The Boeing 777
is a long-range wide-body twin-engine jet airliner manufactured by Boeing Commercial Airplanes. It is the world's largest twinjet and has a capacity of over 300 to 550 passengers, with a range of 5,235 to 9,380 nautical miles (9,695 to 17,370 km), depending on the version.
Commonly referred to as the "Triple Seven", its distinguishing features include the largest-diameter turbofan engines of any aircraft, six wheels on each main landing gear, a circular fuselage cross-section and a blade-shaped tail cone. Developed in consultation with eight major airlines, the 777 was designed to replace older wide-body airliners and bridge the capacity difference between the 767 and 747.
As Boeing's first fly-by-wire airliner, it has computer-mediated controls; it is also the first entirely computer-designed commercial aircraft.
The 777 is produced in two fuselage lengths. The original 777-200 variant entered commercial service in 1995, followed by the extended-range 777-200ER in 1997. The stretched 777-300, which is 33.3 ft (10.1 m) longer, entered service in 1998. The longer-range 777-300ER and 777-200LR variants entered service in 2004 and 2006 respectively, while a freighter version, the 777F, debuted in February 2009.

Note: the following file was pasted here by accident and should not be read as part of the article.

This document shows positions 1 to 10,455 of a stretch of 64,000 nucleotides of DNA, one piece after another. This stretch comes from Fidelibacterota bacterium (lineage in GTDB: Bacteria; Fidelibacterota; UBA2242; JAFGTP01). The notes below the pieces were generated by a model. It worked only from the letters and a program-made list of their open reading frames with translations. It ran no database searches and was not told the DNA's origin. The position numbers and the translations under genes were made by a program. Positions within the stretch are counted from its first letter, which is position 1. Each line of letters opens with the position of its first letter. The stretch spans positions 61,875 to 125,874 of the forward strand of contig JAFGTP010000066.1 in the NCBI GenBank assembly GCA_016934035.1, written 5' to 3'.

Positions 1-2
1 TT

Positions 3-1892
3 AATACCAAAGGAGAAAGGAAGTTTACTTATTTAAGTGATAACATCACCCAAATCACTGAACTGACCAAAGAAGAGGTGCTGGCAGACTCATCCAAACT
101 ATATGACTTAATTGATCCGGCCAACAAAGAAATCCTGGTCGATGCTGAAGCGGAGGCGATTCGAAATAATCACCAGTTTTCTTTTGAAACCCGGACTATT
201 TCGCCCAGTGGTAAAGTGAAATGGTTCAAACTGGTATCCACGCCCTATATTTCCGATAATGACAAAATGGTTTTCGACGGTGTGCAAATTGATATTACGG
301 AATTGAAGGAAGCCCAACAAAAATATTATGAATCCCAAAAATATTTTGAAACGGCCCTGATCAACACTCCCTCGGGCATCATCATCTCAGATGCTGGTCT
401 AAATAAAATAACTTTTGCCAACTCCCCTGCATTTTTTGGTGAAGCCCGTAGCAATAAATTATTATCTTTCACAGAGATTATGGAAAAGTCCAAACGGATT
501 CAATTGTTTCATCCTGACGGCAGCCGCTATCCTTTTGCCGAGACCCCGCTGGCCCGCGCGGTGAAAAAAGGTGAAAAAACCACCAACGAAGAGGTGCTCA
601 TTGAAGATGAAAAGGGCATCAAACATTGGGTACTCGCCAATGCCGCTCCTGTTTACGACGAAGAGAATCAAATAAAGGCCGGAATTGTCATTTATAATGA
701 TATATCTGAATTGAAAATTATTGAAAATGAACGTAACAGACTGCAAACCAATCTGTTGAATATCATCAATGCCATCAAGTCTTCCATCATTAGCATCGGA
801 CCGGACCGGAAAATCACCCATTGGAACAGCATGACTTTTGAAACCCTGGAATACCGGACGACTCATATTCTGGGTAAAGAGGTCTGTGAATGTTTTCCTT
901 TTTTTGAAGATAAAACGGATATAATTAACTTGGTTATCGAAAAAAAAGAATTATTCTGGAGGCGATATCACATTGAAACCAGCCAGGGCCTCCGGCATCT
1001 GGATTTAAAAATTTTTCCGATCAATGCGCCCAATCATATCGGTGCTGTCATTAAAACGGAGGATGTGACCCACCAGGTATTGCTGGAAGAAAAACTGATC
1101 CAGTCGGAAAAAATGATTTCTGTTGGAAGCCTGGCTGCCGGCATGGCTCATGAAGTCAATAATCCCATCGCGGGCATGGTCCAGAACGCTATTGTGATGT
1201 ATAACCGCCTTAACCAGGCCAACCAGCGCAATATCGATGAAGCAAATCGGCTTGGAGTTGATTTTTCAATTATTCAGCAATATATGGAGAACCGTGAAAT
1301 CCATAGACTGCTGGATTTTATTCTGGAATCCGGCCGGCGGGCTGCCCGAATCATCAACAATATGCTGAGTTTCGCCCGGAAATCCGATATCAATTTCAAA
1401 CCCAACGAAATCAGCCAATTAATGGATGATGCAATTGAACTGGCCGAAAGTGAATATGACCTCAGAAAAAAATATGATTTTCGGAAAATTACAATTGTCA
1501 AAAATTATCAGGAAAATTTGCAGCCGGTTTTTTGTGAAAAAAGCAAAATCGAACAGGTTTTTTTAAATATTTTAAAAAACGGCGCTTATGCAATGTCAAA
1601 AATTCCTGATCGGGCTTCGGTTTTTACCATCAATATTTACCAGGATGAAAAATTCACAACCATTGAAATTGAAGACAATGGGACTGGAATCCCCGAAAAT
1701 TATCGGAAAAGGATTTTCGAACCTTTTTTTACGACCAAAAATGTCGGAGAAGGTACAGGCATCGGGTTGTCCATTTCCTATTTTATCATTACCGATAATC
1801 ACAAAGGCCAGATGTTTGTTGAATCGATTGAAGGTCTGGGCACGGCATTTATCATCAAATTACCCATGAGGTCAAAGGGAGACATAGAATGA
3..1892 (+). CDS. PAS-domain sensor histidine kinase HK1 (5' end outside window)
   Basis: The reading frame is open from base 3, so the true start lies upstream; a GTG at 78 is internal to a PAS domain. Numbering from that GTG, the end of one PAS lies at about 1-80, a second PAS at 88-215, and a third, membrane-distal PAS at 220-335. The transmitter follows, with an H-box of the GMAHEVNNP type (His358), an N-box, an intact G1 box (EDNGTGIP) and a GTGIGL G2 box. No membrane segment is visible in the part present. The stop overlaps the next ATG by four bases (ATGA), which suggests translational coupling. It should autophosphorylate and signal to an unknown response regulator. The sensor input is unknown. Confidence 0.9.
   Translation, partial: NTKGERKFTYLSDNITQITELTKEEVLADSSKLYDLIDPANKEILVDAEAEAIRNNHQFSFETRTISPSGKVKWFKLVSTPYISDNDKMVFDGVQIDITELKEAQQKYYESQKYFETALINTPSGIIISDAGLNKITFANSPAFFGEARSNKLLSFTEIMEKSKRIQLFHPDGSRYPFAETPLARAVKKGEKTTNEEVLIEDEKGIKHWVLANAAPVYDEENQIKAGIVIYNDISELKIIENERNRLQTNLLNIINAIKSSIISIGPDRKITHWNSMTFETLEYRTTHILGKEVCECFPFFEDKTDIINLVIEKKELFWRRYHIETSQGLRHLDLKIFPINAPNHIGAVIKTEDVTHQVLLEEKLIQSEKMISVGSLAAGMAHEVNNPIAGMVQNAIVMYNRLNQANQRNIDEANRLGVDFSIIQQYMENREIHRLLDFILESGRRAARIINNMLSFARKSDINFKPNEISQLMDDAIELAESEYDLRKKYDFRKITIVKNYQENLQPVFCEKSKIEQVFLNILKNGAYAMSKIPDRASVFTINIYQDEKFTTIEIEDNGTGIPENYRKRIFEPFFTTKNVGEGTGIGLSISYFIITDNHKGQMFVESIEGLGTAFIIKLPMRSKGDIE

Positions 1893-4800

Both longer-range versions and the freighter feature General Electric GE90 engines and extended raked wingtips. The earlier 777-200, -200ER and -300 versions are equipped with GE90, Pratt & Whitney PW4000 or Rolls-Royce Trent 800 engines.
The 777-200LR is the world's longest-range airliner and can fly more than halfway around the globe; it holds the record for the longest distance flown non-stop by a commercial aircraft.
Wide-body jet airliner
Boeing Commercial Airplanes
June 7, 1995 with United Airlines
June 12, 1994
1,079 as of February 2013
US$258.8 million TO US$295.7 million
United Airlines first placed the 777 into commercial airline service in June 1995. As of February 2013, 60 customers had placed orders for 1,442 aircraft of all variants, with 1,079 delivered.
As of July 2011, the most common variant used worldwide is the 777-200ER, with 428 in service. As of February 2013, Emirates operates the largest 777 fleet, with over 120 passenger and freighter aircraft. The airliner has been involved in two hull-loss accidents, with no on-board fatalities, as of March 2013.
The 777 ranks as one of Boeing's best-selling models. Because of rising fuel costs, airlines have acquired the type as a comparatively fuel-efficient alternative to other wide-body jets and have increasingly deployed the aircraft on long-haul transoceanic routes.
Direct market competitors have included the Airbus A330-300, A340, McDonnell Douglas MD-11 and the forthcoming A350. The 787 Dreamliner, which entered service in 2011, shares design features with the 777.